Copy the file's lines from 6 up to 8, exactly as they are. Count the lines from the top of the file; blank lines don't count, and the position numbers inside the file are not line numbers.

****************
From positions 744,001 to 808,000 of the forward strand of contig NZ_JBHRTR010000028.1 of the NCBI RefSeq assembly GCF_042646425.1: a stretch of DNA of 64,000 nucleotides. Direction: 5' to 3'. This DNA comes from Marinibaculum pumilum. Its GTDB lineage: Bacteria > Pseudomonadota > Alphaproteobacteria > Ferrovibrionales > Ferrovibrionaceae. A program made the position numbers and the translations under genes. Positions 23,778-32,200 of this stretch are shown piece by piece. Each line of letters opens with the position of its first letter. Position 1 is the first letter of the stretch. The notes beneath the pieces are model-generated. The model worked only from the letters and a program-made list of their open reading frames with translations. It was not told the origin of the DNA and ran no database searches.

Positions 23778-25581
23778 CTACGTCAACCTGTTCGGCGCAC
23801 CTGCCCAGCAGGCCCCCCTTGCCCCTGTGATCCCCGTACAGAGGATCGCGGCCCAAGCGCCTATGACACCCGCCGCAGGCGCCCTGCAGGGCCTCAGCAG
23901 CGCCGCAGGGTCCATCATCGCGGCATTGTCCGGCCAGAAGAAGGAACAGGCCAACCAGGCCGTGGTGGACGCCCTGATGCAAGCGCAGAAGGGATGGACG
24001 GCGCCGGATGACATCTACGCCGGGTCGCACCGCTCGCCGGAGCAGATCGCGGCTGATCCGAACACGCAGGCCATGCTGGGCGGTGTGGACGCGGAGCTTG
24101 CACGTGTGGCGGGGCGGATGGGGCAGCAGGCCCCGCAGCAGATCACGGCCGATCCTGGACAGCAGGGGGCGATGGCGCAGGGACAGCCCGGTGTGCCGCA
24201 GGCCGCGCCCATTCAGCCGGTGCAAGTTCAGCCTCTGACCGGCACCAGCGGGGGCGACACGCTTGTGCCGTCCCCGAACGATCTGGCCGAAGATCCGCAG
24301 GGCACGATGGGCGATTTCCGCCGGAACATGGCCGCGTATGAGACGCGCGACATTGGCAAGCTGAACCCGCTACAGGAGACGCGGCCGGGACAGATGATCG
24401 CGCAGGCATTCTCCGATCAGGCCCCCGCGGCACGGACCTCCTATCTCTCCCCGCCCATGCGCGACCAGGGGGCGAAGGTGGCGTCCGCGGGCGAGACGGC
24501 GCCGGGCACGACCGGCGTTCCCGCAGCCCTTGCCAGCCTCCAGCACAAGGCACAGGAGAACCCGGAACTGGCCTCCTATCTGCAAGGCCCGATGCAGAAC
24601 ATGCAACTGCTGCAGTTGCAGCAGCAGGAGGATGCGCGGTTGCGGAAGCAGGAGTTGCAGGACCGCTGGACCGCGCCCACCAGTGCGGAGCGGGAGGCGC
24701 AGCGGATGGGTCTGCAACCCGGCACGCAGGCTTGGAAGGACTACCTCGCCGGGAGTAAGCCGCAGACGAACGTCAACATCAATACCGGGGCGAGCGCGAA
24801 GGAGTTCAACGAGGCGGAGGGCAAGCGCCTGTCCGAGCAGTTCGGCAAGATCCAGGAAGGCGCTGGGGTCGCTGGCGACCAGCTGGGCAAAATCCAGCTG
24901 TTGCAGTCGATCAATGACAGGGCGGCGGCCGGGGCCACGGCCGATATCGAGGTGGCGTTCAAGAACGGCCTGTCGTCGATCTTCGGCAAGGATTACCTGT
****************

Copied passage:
24001 GCGCCGGATGACATCTACGCCGGGTCGCACCGCTCGCCGGAGCAGATCGCGGCTGATCCGAACACGCAGGCCATGCTGGGCGGTGTGGACGCGGAGCTTG
24101 CACGTGTGGCGGGGCGGATGGGGCAGCAGGCCCCGCAGCAGATCACGGCCGATCCTGGACAGCAGGGGGCGATGGCGCAGGGACAGCCCGGTGTGCCGCA
24201 GGCCGCGCCCATTCAGCCGGTGCAAGTTCAGCCTCTGACCGGCACCAGCGGGGGCGACACGCTTGTGCCGTCCCCGAACGATCTGGCCGAAGATCCGCAG